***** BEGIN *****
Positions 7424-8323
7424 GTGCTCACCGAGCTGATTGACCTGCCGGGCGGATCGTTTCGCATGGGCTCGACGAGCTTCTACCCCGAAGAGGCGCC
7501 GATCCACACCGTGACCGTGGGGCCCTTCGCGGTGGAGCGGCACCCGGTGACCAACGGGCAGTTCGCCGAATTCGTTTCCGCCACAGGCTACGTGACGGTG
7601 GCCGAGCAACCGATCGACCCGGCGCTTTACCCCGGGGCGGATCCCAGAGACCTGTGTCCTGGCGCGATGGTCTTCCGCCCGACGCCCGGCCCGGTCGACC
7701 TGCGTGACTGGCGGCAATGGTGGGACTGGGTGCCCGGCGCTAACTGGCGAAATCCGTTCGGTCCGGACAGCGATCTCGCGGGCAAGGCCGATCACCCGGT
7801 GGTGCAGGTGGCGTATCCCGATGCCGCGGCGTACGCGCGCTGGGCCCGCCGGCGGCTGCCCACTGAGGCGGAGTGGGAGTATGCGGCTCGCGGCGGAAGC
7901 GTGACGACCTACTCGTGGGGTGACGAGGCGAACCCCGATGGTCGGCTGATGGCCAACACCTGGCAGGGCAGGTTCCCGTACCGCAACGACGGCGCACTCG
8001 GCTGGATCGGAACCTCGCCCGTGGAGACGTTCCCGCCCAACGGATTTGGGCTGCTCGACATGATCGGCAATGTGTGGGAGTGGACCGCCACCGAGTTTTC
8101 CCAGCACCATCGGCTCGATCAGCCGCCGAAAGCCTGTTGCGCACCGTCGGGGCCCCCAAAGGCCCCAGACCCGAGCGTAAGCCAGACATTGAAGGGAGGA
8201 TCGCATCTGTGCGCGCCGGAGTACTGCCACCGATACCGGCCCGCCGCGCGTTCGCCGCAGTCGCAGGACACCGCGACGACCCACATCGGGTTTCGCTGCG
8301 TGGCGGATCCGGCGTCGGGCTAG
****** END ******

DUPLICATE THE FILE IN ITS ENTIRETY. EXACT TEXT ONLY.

Positions 7424-8323
7424 GTGCTCACCGAGCTGATTGACCTGCCGGGCGGATCGTTTCGCATGGGCTCGACGAGCTTCTACCCCGAAGAGGCGCC
7501 GATCCACACCGTGACCGTGGGGCCCTTCGCGGTGGAGCGGCACCCGGTGACCAACGGGCAGTTCGCCGAATTCGTTTCCGCCACAGGCTACGTGACGGTG
7601 GCCGAGCAACCGATCGACCCGGCGCTTTACCCCGGGGCGGATCCCAGAGACCTGTGTCCTGGCGCGATGGTCTTCCGCCCGACGCCCGGCCCGGTCGACC
7701 TGCGTGACTGGCGGCAATGGTGGGACTGGGTGCCCGGCGCTAACTGGCGAAATCCGTTCGGTCCGGACAGCGATCTCGCGGGCAAGGCCGATCACCCGGT
7801 GGTGCAGGTGGCGTATCCCGATGCCGCGGCGTACGCGCGCTGGGCCCGCCGGCGGCTGCCCACTGAGGCGGAGTGGGAGTATGCGGCTCGCGGCGGAAGC
7901 GTGACGACCTACTCGTGGGGTGACGAGGCGAACCCCGATGGTCGGCTGATGGCCAACACCTGGCAGGGCAGGTTCCCGTACCGCAACGACGGCGCACTCG
8001 GCTGGATCGGAACCTCGCCCGTGGAGACGTTCCCGCCCAACGGATTTGGGCTGCTCGACATGATCGGCAATGTGTGGGAGTGGACCGCCACCGAGTTTTC
8101 CCAGCACCATCGGCTCGATCAGCCGCCGAAAGCCTGTTGCGCACCGTCGGGGCCCCCAAAGGCCCCAGACCCGAGCGTAAGCCAGACATTGAAGGGAGGA
8201 TCGCATCTGTGCGCGCCGGAGTACTGCCACCGATACCGGCCCGCCGCGCGTTCGCCGCAGTCGCAGGACACCGCGACGACCCACATCGGGTTTCGCTGCG
8301 TGGCGGATCCGGCGTCGGGCTAG